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Nursing Home Abuse Results in the Closure of Hillcrest

The state of Illinois has initiated the revocation of Hillcrest Healthcare Center’s nursing home license for a long history of elder abuse. The most recent allegations of nursing home abuse and neglect at this Joliet nursing home are yet another example of the quickly growing epidemic of elder abuse. Ironically, these allegations surfaced during National Nursing Home Week, which celebrates the admirable lives and work of nursing home residents and staff. Our Illinois nursing home abuse attorneys have extensive experience obtaining the maximum compensation elder abuse victims deserve.

Allegations arose that a younger male Hillcrest resident abused over 20 other residents. The alleged abuse was mental, physical, and sexual, and occurred over an extended period of time. The abuse consisted of abusive language, inappropriate sexual behavior, and threats of physical violence. These allegations are a prime example of the different types of abuse that so frequently occur in nursing homes. While physical and sexual abuse often leave tangible evidence, mental abuse is more difficult to discover and eventually prove it in a court of law. As a result, allegations of mental abuse have only begun to surface in recent years as a result of awareness campaigns.

The alleged abuse here was reported shortly after an incident where an elderly patient was given an excessive dose of anti-seizure medicine, requiring immediate medical attention and hospitalization. The nursing home is facing impending litigation for that instance as well as the more recent allegations of abuse. These lawsuits, accompanied by many others in Hillcrest’s history, cast an ominous cloud of the legitimacy of this nursing home.

Multiple violations of the Illinois Department of Public Health over a ten year period, combined with many lawsuits being filed and won against Hillcrest eventually resulted in the revocation of the home’s license. This particular case is slightly less typical in that the allegations that culminated in the license revocation are not that the Hillcrest staff that perpetrated the abuse, but rather a resident of the home did. However, this does not absolve the home of liability because all nursing homes have a duty to ensure the safety of its residents. Hillcrest’s complete record strongly suggests that it has failed to satisfy this duty, thus creating liability.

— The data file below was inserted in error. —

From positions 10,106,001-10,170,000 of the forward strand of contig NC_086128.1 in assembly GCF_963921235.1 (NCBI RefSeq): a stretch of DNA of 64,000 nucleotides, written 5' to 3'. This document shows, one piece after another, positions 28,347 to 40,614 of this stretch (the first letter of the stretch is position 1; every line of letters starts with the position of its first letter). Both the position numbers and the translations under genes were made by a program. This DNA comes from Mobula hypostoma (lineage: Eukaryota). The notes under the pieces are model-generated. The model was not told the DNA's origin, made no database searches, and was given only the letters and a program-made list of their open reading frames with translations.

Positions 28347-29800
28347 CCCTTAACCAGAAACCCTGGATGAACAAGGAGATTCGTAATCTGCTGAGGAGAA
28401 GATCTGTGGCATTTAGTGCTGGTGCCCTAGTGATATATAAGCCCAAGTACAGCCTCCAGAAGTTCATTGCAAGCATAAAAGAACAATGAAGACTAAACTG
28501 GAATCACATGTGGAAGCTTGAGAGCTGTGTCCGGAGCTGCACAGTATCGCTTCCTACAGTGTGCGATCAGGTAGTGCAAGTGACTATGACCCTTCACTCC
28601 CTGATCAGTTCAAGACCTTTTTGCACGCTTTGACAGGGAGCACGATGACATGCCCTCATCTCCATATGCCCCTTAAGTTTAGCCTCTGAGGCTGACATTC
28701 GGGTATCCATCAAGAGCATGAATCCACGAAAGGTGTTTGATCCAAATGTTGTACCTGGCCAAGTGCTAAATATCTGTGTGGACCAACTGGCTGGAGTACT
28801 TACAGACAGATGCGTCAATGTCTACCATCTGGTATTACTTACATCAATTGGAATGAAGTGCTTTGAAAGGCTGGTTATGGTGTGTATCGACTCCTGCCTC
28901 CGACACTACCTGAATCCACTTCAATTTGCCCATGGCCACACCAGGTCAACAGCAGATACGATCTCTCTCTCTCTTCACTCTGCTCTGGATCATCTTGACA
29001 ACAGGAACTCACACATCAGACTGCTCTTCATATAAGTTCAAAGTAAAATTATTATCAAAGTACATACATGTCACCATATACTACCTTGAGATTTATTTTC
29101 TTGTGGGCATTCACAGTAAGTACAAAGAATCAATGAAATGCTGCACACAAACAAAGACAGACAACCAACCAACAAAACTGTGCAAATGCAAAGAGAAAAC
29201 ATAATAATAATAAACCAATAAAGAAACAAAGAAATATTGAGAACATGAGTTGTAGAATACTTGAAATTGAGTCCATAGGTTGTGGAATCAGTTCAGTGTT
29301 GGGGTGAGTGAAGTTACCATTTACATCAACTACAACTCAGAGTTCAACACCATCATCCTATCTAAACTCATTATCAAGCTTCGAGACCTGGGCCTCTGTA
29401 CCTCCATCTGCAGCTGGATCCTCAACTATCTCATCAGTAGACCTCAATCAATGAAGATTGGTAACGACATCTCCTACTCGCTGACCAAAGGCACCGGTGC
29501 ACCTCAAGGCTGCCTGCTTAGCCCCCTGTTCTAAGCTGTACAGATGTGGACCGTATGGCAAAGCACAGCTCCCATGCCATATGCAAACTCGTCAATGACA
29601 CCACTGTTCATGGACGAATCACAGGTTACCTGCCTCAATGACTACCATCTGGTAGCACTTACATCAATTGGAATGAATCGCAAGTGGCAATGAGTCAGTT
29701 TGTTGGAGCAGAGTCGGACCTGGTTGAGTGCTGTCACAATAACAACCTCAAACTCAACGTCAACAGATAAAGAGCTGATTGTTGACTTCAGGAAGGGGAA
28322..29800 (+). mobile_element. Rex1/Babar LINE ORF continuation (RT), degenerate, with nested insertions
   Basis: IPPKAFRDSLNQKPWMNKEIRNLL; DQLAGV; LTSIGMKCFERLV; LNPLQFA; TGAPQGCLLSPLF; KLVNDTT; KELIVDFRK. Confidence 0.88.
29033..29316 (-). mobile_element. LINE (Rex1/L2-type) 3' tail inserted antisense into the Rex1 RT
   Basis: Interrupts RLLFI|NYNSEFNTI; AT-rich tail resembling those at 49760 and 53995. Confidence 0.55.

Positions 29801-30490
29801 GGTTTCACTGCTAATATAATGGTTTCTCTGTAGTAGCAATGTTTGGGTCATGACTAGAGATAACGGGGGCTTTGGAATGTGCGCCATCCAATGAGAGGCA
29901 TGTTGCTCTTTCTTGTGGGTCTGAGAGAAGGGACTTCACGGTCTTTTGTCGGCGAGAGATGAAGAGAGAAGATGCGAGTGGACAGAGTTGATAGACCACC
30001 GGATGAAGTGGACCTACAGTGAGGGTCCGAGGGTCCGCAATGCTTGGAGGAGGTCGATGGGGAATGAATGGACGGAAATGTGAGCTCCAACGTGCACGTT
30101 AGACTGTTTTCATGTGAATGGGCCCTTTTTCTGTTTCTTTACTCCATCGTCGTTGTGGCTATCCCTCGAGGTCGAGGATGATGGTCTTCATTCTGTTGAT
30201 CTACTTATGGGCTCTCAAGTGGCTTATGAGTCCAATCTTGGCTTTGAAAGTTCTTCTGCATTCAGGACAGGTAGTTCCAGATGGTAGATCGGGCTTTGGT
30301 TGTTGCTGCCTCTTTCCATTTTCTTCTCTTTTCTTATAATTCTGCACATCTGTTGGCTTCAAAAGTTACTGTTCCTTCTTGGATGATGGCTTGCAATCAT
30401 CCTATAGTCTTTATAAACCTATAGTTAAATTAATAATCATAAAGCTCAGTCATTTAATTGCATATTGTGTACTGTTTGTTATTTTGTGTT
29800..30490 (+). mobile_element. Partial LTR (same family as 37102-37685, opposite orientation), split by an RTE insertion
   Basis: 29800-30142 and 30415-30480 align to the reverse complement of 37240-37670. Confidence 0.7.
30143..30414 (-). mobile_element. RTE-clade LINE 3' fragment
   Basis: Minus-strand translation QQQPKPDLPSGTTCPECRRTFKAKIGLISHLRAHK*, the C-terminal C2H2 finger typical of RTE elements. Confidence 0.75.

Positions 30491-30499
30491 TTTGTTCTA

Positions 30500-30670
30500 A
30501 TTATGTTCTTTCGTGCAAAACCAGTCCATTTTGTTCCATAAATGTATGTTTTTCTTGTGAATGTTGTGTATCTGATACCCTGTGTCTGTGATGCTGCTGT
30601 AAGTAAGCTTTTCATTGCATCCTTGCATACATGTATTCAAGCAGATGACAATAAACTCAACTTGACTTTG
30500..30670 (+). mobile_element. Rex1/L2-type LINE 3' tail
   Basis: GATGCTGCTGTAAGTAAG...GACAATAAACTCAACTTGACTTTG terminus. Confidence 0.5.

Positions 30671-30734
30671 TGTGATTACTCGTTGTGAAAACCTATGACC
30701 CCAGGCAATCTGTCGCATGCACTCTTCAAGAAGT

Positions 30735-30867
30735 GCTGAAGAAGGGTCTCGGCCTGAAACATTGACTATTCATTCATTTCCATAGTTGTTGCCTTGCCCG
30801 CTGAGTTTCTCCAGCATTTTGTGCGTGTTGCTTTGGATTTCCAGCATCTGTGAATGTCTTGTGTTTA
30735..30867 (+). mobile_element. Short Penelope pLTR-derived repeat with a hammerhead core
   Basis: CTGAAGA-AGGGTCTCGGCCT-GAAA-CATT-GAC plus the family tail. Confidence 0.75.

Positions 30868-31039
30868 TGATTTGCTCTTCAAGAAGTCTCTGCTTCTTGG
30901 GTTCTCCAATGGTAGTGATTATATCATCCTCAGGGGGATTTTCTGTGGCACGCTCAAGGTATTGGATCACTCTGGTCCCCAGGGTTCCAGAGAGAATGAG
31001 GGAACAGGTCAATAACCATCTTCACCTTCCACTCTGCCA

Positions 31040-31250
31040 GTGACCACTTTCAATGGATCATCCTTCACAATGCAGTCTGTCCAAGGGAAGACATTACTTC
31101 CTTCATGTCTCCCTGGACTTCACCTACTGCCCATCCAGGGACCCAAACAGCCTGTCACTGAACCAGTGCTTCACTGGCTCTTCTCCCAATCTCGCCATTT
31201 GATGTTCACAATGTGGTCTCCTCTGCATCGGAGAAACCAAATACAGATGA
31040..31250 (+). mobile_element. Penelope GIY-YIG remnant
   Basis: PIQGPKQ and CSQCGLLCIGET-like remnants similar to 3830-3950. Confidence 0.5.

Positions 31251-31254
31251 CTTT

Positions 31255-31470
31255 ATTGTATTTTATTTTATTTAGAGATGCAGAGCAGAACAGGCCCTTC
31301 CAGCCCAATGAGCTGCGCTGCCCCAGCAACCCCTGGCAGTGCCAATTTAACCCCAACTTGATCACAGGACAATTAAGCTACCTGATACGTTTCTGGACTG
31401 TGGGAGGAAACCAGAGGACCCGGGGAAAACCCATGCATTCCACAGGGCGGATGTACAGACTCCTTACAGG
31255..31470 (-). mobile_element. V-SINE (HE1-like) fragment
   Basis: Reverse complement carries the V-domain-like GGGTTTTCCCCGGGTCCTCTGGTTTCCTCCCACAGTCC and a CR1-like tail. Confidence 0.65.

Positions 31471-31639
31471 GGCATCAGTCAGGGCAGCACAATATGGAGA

In one last effort to keep the nursing home open, the Mayor of Joliet urged the Illinois Department of Public Health to inspect it one final time before closing the institution. He justified his desire to keep the home open as an effort to maintain the jobs of the home’s employees. While that is an important consideration, Hillcrest’s record establishes that they have been given ample chances to remedy their violations and has failed to do so.

Regardless of the Mayor’s personal or political rationale behind attempting to keep Hillcrest open, his efforts highlight the importance of government taking an active role in the inspection of nursing homes. Unfortunately, state and municipal governments simply rely on the court system to ensure nursing homes are abiding by the relevant regulations. However, it is a mistake to assume that damage awards create a deterrent large enough to prevent any further abuse in that specific nursing home. The inadequacy of the courts to prevent future abuse is evidenced by Hillcrest, which continued to face abuse allegations for years.

To truly combat nursing home abuse, governments must bolster the court’s efforts by uniformly legislating and enforcing stricter regulations. An integral aspect of enforcement is the increased inspection of nursing homes, especially ones that are funded by the state. Until further measures are taken, the elevated incidence of nursing home abuse will continue. It is important to immediately contact an elder law attorney if you suspect such abuse to yourself or a loved one.